Why is colorectal cancer more deadly among the Black community?

black male patient speaking to female nurse

In the Black community, colorectal cancer is especially deadly. Black people are almost twice as likely as other races to die from cancer of the colon and rectum.

Why does it ravage Black communities much more than others?

University of Chicago Medicine gastroenterologist Karen Kim, MD, who researches cancer prevention and health disparities among minorities, said there are many reasons: limited access to testing, lack of awareness about non-invasive tests, a mistaken belief that a screening is unnecessary, colon cancer genetics and unfamiliarity with family history, health systems that are not culturally competent and the fear of having a colonoscopy.

If detected early, colorectal cancer has a high survival rate. If not, the cancer can spread to other parts of the body, decreasing the odds of survival.

The solution seems simple: Make sure Black people get screened regularly, starting at the recommended age of 45, or 40 if they have a family history of the disease. But that’s much more complicated than it sounds.

Black communities tend to get colorectal cancer at a much younger age than other races – in the past few years, actor Chadwick Boseman died of colorectal cancer at age 43 and actor Natalie Desselle Reid at age 53 – yet not all insurance plans cover colonoscopies before age 50.

Additionally, patients who get screened at overwhelmed and under-resourced safety net hospitals – which treat people without insurance or the ability to pay for their care – often encounter variable follow-up, inconsistent communication with other hospital systems and long waits for tests. Some have waits of up to 18 months for a colonoscopy.

There are options. For most patients, we tell them, whatever colon cancer screening test that you want to do is the best test.

“The screening process can present unequal challenges, especially among underserved communities,” Kim said. “For instance, there are logistical problems and barriers driven by social determinant of health. Who’s going to take care of my kids while I go do this? How am I going to take off work? How am I going to get there? How am I going to pay for it?”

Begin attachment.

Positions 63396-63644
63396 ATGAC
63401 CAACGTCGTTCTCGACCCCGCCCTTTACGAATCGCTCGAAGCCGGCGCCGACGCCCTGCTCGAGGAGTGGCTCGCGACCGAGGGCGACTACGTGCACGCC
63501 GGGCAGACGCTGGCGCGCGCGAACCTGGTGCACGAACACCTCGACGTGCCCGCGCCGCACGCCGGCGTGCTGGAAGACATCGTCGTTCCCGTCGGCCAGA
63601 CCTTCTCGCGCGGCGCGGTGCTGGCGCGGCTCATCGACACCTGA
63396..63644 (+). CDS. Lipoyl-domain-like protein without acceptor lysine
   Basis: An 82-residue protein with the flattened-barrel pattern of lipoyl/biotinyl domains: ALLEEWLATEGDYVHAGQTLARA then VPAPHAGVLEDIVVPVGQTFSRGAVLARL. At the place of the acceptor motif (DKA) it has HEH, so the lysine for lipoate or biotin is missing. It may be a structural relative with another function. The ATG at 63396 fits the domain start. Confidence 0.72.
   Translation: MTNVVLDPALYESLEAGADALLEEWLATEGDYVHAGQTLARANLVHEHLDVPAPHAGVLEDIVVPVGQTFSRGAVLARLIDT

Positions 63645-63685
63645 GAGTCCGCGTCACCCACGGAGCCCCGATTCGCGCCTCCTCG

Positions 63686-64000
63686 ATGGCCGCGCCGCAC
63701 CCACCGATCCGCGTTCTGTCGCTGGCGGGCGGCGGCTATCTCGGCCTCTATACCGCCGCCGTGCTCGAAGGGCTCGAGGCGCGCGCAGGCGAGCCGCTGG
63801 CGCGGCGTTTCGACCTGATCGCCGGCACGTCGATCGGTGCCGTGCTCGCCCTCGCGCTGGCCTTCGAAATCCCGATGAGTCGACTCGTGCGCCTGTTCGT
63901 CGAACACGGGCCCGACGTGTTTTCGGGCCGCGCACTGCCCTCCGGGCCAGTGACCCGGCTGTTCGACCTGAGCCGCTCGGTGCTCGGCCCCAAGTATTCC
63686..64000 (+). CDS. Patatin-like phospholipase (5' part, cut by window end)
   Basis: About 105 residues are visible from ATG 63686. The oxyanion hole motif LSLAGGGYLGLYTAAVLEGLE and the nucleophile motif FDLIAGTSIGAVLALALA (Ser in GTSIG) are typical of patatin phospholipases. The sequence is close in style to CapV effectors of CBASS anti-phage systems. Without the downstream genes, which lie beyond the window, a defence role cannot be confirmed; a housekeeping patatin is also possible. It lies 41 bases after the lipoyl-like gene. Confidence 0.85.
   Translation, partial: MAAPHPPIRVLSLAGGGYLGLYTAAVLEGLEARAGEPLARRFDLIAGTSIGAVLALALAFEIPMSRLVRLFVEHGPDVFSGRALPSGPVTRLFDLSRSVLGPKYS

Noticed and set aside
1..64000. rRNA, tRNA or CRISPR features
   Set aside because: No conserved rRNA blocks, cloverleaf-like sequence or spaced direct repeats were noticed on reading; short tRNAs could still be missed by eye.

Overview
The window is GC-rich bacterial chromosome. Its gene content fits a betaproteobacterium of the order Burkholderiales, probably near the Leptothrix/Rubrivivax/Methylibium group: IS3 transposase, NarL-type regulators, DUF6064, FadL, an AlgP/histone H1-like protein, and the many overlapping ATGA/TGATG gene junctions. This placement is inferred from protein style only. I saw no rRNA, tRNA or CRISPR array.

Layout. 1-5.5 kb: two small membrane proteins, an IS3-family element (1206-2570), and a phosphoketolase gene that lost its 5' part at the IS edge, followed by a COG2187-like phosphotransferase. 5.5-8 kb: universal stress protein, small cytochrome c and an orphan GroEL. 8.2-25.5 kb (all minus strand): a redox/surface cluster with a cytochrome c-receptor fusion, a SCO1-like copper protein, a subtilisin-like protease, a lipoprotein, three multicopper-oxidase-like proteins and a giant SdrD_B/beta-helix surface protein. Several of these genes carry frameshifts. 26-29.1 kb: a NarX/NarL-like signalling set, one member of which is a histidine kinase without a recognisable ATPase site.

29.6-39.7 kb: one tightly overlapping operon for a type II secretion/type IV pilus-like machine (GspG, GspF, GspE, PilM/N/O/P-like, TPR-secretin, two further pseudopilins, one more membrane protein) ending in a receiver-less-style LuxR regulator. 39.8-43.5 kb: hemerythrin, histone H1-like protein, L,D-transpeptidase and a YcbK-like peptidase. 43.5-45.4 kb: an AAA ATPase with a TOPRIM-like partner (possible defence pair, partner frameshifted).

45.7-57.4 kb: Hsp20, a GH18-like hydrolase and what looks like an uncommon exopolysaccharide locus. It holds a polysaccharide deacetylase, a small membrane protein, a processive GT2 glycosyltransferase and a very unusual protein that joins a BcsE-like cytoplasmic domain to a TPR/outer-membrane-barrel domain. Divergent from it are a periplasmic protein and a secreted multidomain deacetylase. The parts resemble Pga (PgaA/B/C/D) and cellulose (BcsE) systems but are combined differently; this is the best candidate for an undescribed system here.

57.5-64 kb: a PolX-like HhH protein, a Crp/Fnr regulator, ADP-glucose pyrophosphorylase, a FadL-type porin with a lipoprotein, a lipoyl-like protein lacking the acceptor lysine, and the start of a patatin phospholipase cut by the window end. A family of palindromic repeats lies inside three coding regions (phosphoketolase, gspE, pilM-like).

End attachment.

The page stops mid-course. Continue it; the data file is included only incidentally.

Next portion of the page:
UChicago Medicine is making great strides to address these issues on Chicago’s South Side. It has multiple programs focused on education and is working with federally qualified health centers to speed up and smooth out the colon cancer screening process.

Partnerships are key. Groups such as the Urban Health Initiative, Barbershop Ministry, the Community Health Worker program and Project Brotherhood help the hospital with outreach in South Side gathering places, like churches and barber shops. Often they encounter people who don’t think they need a colonoscopy, or don’t know how to arrange to have one done. These groups can help educate them about the disease, show them how to make an appointment, and maybe share their own experience of getting tested.

“We can tell people, ‘Get screened! Get screened!’ again and again. But if you can’t get them to believe that it’s something’s important, you might as well be talking to a wall. That’s why we have to think of ways to partner with the community, and then support the community to help them help themselves,” Kim said. “These groups can have trusting relationships and can provide ‘straight talk.’”

Fear of a colonoscopy is a significant barrier, especially with men, Kim said. Even though this is the second deadliest form of cancer, reluctance for the pre-test colon cleansing or the thought of a scope being inserted into the rectum can be off-putting. To counter this, UChicago Medicine’s Office of Community Engagement and Cancer Health Equity created an experiential program called Walk Through the Cure. People can come to the hospital, look at the colonoscopy equipment, and talk with doctors and colorectal cancer survivors about the process.